In the previous blog we looked at the two paths, “whitelisting” and “blacklisting”, you could follow implementing AppLocker. In this blog I will look at the AppLocker Rules, Rule Conditions and how to enforce them.
NB. The Application Identity service is required to run for AppLocker to function. This can be configured in a GPO to automatically start the service.
AppLocker Group Policy
AppLocker is configured via GPO by creating various rules to either allow or deny applications. The AppLocker GPO setting can be found under Computer Configuration – Policies – Windows Settings – Security Settings – Application Control Policies – AppLocker
AppLocker is organized into four areas called rule collections. The four rule collections are executable files, scripts, Windows Installer files and Packaged app. The following table lists the file formats included in each rule collection.
|Rule collection||Associated file formats|
|Scripts||.ps1 .bat .cmd .vbs .js|
|Windows Installer||.msi .msp .mst|
|Packaged Apps||Packaged apps and packaged app installers: .appx|
AppLocker Rule Conditions
Rule conditions are criteria that the AppLocker rule is based on. Primary conditions are required to create an AppLocker rule. The three primary rule conditions are:
- File Hash
- This condition identifies an application based on its digital signature and extended attributes. The digital signature contains information about the company that created the application (the publisher). The extended attributes, which are obtained from the binary resource, contain the name of the product that the application is part of and the version number of the application. The publisher may be a software development company, such as Microsoft, or the information technology department of your organization.
- Publisher conditions can be created to allow applications to continue to function even if the location of the application changes or if the application is updated.
- When you select a reference file for a publisher condition, the wizard creates a rule that specifies the publisher, product, file name, and version number. You can make the rule more generic by moving the slider down or by using a wildcard character (*) in the product, file name, or version number fields.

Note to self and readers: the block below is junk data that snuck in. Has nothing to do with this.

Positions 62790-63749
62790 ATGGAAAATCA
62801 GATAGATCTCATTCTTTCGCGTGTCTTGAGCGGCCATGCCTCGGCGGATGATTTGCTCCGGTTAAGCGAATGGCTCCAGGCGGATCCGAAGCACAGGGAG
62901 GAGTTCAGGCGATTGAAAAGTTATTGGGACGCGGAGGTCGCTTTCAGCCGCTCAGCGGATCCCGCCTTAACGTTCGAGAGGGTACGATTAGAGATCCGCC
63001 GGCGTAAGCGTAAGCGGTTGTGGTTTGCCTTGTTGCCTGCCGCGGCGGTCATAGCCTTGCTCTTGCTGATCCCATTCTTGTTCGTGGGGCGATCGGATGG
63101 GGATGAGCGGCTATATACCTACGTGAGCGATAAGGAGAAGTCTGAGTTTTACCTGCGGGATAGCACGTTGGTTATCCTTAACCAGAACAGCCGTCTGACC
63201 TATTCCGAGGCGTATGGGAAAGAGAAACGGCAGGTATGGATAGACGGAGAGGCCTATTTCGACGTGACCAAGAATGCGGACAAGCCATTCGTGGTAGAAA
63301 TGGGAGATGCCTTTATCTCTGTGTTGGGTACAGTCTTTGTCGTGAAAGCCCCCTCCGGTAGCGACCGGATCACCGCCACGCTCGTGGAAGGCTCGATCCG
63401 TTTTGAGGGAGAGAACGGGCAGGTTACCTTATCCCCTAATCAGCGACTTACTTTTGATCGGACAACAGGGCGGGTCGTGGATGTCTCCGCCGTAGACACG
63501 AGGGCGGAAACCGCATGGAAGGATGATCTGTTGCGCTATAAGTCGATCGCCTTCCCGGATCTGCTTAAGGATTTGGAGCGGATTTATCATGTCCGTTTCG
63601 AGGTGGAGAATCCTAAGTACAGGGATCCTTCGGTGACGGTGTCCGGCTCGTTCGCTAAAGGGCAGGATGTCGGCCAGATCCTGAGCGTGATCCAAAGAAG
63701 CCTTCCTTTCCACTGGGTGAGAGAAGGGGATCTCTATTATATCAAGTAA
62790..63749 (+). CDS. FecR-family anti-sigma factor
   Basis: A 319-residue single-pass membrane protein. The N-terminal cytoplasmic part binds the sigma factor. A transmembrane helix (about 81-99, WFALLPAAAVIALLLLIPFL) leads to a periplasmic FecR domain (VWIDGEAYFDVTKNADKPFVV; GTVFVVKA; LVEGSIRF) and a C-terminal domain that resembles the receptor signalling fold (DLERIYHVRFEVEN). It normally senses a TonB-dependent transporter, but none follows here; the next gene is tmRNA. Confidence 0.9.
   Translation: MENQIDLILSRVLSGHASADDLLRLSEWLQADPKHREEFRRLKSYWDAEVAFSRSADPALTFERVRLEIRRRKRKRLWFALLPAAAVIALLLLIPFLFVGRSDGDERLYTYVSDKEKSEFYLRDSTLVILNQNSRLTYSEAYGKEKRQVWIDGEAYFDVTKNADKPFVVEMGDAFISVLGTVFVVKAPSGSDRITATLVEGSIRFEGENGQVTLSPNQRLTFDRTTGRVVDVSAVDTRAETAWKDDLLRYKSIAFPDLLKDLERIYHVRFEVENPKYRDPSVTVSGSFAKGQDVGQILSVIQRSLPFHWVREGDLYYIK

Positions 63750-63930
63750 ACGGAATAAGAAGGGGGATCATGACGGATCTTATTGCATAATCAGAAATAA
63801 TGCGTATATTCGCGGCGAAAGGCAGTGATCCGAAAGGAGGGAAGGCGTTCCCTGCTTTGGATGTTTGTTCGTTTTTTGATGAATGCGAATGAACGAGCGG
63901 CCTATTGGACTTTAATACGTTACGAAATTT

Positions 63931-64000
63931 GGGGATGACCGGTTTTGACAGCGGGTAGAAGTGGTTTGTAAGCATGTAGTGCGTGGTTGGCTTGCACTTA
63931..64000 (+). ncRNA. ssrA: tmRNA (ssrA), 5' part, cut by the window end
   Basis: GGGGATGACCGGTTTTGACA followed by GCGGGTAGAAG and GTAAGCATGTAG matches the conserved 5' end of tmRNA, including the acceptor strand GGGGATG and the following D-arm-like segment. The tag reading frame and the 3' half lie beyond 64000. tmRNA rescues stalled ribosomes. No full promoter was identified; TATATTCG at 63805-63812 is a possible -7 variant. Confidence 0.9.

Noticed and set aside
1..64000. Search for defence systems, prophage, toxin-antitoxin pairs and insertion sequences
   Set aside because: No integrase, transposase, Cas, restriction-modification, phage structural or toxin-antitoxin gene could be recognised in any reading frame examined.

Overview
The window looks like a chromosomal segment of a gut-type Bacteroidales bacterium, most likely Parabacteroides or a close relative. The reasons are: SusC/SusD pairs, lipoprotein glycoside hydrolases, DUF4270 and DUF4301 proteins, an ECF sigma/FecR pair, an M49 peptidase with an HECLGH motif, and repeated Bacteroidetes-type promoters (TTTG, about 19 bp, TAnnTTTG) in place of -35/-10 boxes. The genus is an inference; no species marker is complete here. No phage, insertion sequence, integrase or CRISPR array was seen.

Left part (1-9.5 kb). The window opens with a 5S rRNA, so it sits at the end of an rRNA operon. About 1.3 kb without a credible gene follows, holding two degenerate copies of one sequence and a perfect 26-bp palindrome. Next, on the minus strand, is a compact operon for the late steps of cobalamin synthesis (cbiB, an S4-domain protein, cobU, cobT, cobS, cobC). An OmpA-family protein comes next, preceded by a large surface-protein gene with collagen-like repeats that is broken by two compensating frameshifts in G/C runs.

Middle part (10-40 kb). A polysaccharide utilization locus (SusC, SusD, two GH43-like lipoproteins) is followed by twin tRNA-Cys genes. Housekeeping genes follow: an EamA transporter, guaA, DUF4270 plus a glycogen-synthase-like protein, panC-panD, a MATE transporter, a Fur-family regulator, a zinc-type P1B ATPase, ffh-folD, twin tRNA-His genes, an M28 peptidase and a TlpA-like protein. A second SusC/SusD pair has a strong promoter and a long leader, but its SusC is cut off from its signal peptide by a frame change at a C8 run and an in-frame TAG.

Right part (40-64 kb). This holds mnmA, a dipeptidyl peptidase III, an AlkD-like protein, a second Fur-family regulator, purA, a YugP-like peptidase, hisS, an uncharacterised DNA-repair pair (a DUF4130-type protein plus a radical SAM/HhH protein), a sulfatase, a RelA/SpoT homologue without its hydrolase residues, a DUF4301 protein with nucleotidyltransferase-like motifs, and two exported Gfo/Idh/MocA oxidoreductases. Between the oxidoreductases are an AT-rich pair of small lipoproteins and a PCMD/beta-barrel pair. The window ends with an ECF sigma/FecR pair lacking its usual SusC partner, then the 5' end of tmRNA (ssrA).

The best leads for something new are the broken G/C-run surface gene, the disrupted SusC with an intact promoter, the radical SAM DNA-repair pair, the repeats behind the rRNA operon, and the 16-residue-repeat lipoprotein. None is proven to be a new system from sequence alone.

- The Path condition identifies an application by its location in the file system of the computer or on the network.
- AppLocker uses its own path variables for directories in Windows. (See the table below)
- AppLocker does not enforce rules that specify paths with short names. You should always specify the full path to a file or folder when creating path rules so that the rule will be properly enforced.
|Windows directory or drive||AppLocker path variable||Windows environment variable|
|Windows installation directory||%OSDRIVE%||%SystemDrive%|
|Program Files||%PROGRAMFILES%||%ProgramFiles% and %ProgramFiles(x86)%|
|Removable media (for example, CD or DVD)||%REMOVABLE%|
|Removable storage device (for example, USB flash drive)||%HOT%|
- When the file hash condition is chosen, the system computes a unique cryptographic hash of the identified file that is based on the SHA256 algorithm that Windows uses. The hash condition type is unique. Therefore, each time a publisher updates a file, you must create a new rule.
- For files that are not digitally signed, file hash rules are more secure than path rules. •Allows applications, which may not be signed by their publishers, to be managed under AppLocker.
- The advantage is that, because each file has a unique hash, a file hash rule condition applies to only one file.
- The disadvantage is that each time the file is updated (such as a security update or upgrade) the file’s hash will change, thus making it immune to the current AppLocker policy, requiring a new rule to be created.
AppLocker rule enforcement can be configured in the GPO by navigating to Computer Configuration – Policies – Windows Settings – Security Settings – Application Control Policies – AppLocker and clicking on the Configure rule enforcement
The rule enforcement option are as follow:
- Not configured (If rules are present in the corresponding rule collection, they are enforced. If rule enforcement is configured in a higher-level linked Group Policy object (GPO), that enforcement value overrides the Not configured value.)
- Enforce rules (Rules are enforced for the rule collection, and all rule events are audited.)
- Audit only (Rule events are audited only. Use this value when planning and testing AppLocker rules.)
IMPORTANT: By default, AppLocker blocks all Packaged Apps if an EXE ruleset exists without a Packaged App ruleset
In this blog we looked at the rules and rule conditions for AppLocker. It is important to understand each rule condition to ensure you apply the rules effectively.
In the next blog we will look at AppLocker in Audit mode.